‘One of the most important moments in our lives’: Steamboat graduate describes her experience at Trump’s impeachment trial
STEAMBOAT SPRINGS — A Steamboat Springs High School graduate was one of a select number of people who got a seat at President Donald Trump’s impeachment trial on Wednesday.
Libby Lukens, now a junior at George Washington University, was visiting her former supervisor at Sen. Michael Bennet’s office in Washington D.C., where she used to be an intern. They were talking about Wednesday’s trial when someone mentioned tickets being available for members of the public to attend.
Lukens put her name on a waitlist not expecting to have any chance of getting such a coveted ticket. To her luck, there was just one left.
“I dropped everything and cleared my schedule,” she said.
Trump was the third U.S. president to be impeached by the U.S. House of Representatives. He also was the third president to be acquitted after a divided Senate did not secure enough votes to find him guilty on two articles of impeachment at the conclusion of Wednesday’s trial. Those articles included abuse of power and obstruction of Congress, stemming from allegations Trump withheld military aid to Ukraine in an effort to gather information to aid his own re-election.
A political science and criminal justice student, Lukens has been intently following the impeachment process since it began in December 2019, when the House launched the impeachment proceedings. She recognized the gravity of the subsequent hearing and trial and wanted to ensure she was well informed about the process.
“This is one of the most important moments in our lives,” Lukens said.
As she made her way through the U.S. Capitol, Lukens described a building abuzz with people and heavily controlled. She passed through multiple security checkpoints and could not take her phone into the trial. As she was shuffled through various hallways, she noticed portraits of famous politicians. For a while, Lukens felt out of place, a feeling that subsided as she realized how fortunate she was to be there.
“Everyone around me were either staff or their family members,” Lukens said. “I was just thinking, ‘I’m in a very lucky situation if I’m a constituent and able to see this.’”
She settled into a seat at the Senate Gallery that afforded her a view of the proceedings happening below. In particular, she watched the reactions of Democratic presidential candidates Bernie Sanders and Elizabeth Warren. They were hanging off the edge of their seats as the 100 senators stood up and gave their verdicts on the charges against Trump, Lukens said.
Warren maintained a cool composure, sitting straight-backed and staring intently at the senators who were speaking. It appeared as if she was taking a mental tally of the guilty and not guilty votes.
As all but one Republican voted to acquit the president, Sanders appeared red in the face, according to Lukens.
“I was thinking he either got sunburned in Iowa or he’s really angry,” she said.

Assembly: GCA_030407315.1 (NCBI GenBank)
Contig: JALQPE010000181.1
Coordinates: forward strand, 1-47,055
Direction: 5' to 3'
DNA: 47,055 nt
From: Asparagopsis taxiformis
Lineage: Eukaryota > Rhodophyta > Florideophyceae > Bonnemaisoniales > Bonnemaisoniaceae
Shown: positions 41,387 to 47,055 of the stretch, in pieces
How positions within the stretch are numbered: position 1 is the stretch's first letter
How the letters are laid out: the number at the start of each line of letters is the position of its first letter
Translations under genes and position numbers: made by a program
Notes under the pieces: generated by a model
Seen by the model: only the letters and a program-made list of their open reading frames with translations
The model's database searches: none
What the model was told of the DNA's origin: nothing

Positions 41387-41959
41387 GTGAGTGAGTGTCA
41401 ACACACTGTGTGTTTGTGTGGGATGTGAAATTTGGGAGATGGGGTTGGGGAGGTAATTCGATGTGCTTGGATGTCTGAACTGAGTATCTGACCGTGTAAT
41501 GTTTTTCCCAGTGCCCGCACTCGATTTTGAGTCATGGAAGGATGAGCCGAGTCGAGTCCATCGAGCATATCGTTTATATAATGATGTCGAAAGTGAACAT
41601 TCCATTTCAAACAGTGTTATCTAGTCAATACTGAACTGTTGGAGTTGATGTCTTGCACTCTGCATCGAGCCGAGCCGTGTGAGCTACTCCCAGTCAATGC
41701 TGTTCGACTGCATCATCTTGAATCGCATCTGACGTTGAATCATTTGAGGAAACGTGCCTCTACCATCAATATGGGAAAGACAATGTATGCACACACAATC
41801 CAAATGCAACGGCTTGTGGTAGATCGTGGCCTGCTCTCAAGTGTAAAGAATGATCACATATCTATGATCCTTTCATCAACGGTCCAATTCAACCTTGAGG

To many, including Lukens, Wednesday’s outcome was the inevitable result of a deeply partisan-divided Congress. One of the only surprises of the trial came when Sen. Mitt Romney, of Utah, voted to convict Trump of one of the articles of impeachment, abuse of power, becoming the first senator in U.S. history to vote to remove a president from his own party.
Other senators toed party lines, including Colorado’s Michael Bennet, a Democrat, and Cory Gardner, a Republican.
“Impeaching the president of the United States is one of the most serious actions given to Congress in the U.S. Constitution,” Gardner said during a speech on the Senate Floor. “After carefully weighing the arguments from House managers and the defense and closely evaluating the law and evidence presented, which included more than 28,500 pages of evidence and well over 100 hours of testimony from 17 witnesses, the high burden of removing a duly elected president from office for the first time in the history of the United States was not met.”
Bennet, in his speech, criticized fellow senators who voted on Friday to block new witnesses in the trial.
“When we are the only body on planet Earth charged with the responsibility of dealing with the guilt or innocence of this president, we can’t even bring ourselves to have witnesses and evidence as part of a fair trial,” Bennet said. “The idea that we would turn our back and close our eyes to evidence pounding on the outside of the doors of this Capitol is pitiful. It is disgraceful. And it will be a stain on this body for all time.”
To Lukens, a Democrat, the Senate’s vote not to hear new witnesses was one of the most frustrating parts of the impeachment process.
“If you’re taking the decision to remove a president from office seriously, I would want to know all the facts,” she said.
Among the key witnesses Democratic senators wanted to subpoena was former National Security Advisor John Bolton. His much-anticipated, unpublished book reportedly says Trump directed Bolton to help with an effort to pressure Ukrainian officials into giving damaging information on Democrats earlier than previously thought, according to a report from The New York Times.
With the trial completed, Lukens is returning her attention to her classes. She hopes to be able to use her experience in future coursework.
Looking back at her high school days in Steamboat, Lukens expressed gratitude for her history and social studies teachers who she said encouraged critical thinking and taught the importance of taking an active role in American democracy.
Speaking about her teachers and the trial, Lukens said, “I’m so grateful they prepared me for moments like this, recognizing this is really important.”
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